Blade Runner: Granted, Blade Runner was based on Philip K Dick’s Do Android Dream of Electric Sheep?, a dystopian story in some respects, but not in the same way that the movie was. Whereas the novel took place in a post-apocalyptic Los Angeles (circa 2019) which is sparsely populated and where a living animal is seen as a status symbol. In the movie, the year and location are the same, but the setting is starkly different. Here, it is a stuffy, polluted, mega-city made up of massive skyscrapers and giant animated billboards, where the streets are dirty and packed with people who spoke a strange dialect known as Cityspeak (check out my post on Cityspeak for on that).
And what made it all so awesome, aside from the plot, was the attention to detail. Director Ridley Scott, the same man who brought us Aliens, brought his usual artistic touch and a team of first-grade set designers to the table. Overall, they produced some pretty awesome concepts, ones which are still being praised to this day. Here are just a few:
The Tyrell Corp. building, which was kind of the focal point of the movie. Early on, we get a birds-eye view of it as Detective Deckard Cain (Harrison Ford) is being flown there in a Spinner (flying car). Later on, the leader of the Replicant party, Roy Batty, travels there as well seeking answers to some of life’s most basic questions.
For starters, the building is clearly based on a the design of a Ziggurat, the breed of ancient Babylon temple that inspired such legends as the “Tower of Babel”, and which serves as a clear representation for the almost godlike power Tyrell wields. The interior design, with its large columns, soft lighting, candles, an owl (a possible reference to Athena’s owl) and the way Tyrell can block out the sun at will all serve to further illustrate this point. That scene near the end where is dressed in lavish white robes also seemed pretty symbolic, I’d say!
And for those who read 1984, there is a possible encoded reference to the four ministries as well- Truth, Peace, Love, and Plenty – all of which were pyramid-like in design. Coincidence? Who knows? All that matter is when it comes to massive structures that harken back to ancient Egypt and Mesapotamia, the symbolic value is clear. Much like the civilizations that built them, these things stood for power and dominion, both over lesser subjects and the afterlife itself. They were the ruler’s way of achieving immortality by creating something that embodied their power and would stand the test of time. As Shelley said in his poem “Ozymandias”: “Look on my works, ye mighty, and despair!”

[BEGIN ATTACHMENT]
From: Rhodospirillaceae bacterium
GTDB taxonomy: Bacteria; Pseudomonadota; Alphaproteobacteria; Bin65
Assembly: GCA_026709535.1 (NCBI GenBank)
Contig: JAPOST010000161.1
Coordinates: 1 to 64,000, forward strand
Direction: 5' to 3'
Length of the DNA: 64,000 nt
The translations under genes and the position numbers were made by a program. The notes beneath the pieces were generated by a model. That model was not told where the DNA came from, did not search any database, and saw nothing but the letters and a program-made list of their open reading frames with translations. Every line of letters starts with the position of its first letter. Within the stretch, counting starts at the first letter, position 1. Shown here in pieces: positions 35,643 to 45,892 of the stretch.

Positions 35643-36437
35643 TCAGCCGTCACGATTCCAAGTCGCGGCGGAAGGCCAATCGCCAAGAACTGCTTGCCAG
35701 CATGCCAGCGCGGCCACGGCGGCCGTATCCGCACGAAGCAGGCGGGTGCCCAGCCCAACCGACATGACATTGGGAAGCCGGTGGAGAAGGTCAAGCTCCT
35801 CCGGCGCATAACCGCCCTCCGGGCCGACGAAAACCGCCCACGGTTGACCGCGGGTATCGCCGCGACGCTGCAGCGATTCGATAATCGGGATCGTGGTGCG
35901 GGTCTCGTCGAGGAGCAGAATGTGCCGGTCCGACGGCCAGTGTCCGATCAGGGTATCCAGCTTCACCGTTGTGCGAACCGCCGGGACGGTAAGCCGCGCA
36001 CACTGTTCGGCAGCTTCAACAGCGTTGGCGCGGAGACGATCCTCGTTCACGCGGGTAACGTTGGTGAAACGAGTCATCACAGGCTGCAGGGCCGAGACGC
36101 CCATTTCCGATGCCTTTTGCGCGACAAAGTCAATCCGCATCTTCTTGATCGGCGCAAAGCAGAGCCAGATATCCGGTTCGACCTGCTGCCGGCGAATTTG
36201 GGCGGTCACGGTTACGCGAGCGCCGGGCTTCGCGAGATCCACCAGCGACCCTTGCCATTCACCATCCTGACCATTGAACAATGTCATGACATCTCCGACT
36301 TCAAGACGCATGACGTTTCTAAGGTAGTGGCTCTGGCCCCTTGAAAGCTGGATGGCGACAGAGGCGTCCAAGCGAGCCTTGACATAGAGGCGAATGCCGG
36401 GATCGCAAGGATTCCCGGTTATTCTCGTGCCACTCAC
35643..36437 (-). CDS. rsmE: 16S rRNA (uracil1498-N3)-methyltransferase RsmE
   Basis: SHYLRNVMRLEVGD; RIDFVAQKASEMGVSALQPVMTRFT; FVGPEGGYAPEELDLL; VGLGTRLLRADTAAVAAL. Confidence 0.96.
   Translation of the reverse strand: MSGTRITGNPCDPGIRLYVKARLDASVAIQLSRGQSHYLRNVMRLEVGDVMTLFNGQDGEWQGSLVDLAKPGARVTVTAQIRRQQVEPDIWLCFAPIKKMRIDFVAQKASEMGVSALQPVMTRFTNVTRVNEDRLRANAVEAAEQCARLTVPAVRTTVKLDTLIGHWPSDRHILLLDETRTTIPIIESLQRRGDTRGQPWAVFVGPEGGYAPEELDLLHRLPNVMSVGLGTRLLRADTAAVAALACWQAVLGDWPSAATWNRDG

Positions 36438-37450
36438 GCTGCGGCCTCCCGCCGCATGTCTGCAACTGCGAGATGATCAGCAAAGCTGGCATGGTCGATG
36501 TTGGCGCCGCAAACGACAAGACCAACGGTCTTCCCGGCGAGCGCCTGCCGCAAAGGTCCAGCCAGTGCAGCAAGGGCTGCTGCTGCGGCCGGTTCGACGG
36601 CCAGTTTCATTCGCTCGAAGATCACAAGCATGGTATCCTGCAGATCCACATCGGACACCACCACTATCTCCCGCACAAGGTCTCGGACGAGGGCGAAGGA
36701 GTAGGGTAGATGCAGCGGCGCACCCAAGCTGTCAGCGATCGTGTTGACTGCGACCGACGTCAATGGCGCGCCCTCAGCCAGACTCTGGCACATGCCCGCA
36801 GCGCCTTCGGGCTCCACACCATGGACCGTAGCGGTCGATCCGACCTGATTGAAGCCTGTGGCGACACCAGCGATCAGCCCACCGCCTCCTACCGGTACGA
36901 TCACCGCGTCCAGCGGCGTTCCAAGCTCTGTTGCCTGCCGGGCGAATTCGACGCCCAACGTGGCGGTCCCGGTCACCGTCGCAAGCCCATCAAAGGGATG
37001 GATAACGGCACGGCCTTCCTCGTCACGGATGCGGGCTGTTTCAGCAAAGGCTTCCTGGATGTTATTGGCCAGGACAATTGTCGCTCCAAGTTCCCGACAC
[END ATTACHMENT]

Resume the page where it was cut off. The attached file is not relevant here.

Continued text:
And when it comes right down to it, this old-world kind of mentality, updated for the modern age, is indispensable to any dystopian story: Absolute power, wielded by the few over the many and represented in conspicuous and obvious ways! In many cases, it comes in the form of totalitarian governments (a la The Party) who runs things with an iron fist and build massive government buildings to remind everyone of who’s in charge. But in other cases, it takes the form or corporate dominance, where the wealthy rule society like feudal barons while the rest live like serfs. And much like their bureaucratic peers, they choose to lord this by building lavish buildings to themselves and covering themselves with ornate symbols!
Another trademark bit of dystopian set design were the massive skyscrapers, complete with giant video-billboards. No doubt, these too were designed to give the impression of the control corporations had over the people of LA in the future. As if regular sized billboards ads weren’t enough, (or televised, print, bench, flier, blimp, and radio ads) now it seemed that corporate monopolies were splastering their logo’s on screens the size of buildings!
And just to make it realistic, Ridley Scott and his designers were also sure to use logos that were already big in the early 80′s and seemed destined to get bigger – Atari, Coca Cola, Pan Am Air, Cuisinart, Bell System. But interestingly enough, all of these companies suffered heavy losses after the movie’s release. The phenomena came to be known as the “Blade Runner Curse”. Strange, one would think audiences began associating them with dark imagery or something
But personally, I think one of the most effective aspects of the movie’s look and feel came through in the construction of the streets. Here, Scott’s design team made sure that every shot was crammed full of people who whore plastic jumpers, dark glasses, cool headgear, and carried what looked like umbrellas with neon handles. Then came the street vendors who peddled food or exotic pets in the same neighborhoods, facades that were ashen grey in color, and all kinds of neon signs written in various languages. It painted quite the scene, one which can only be described by the words “Future Noire”.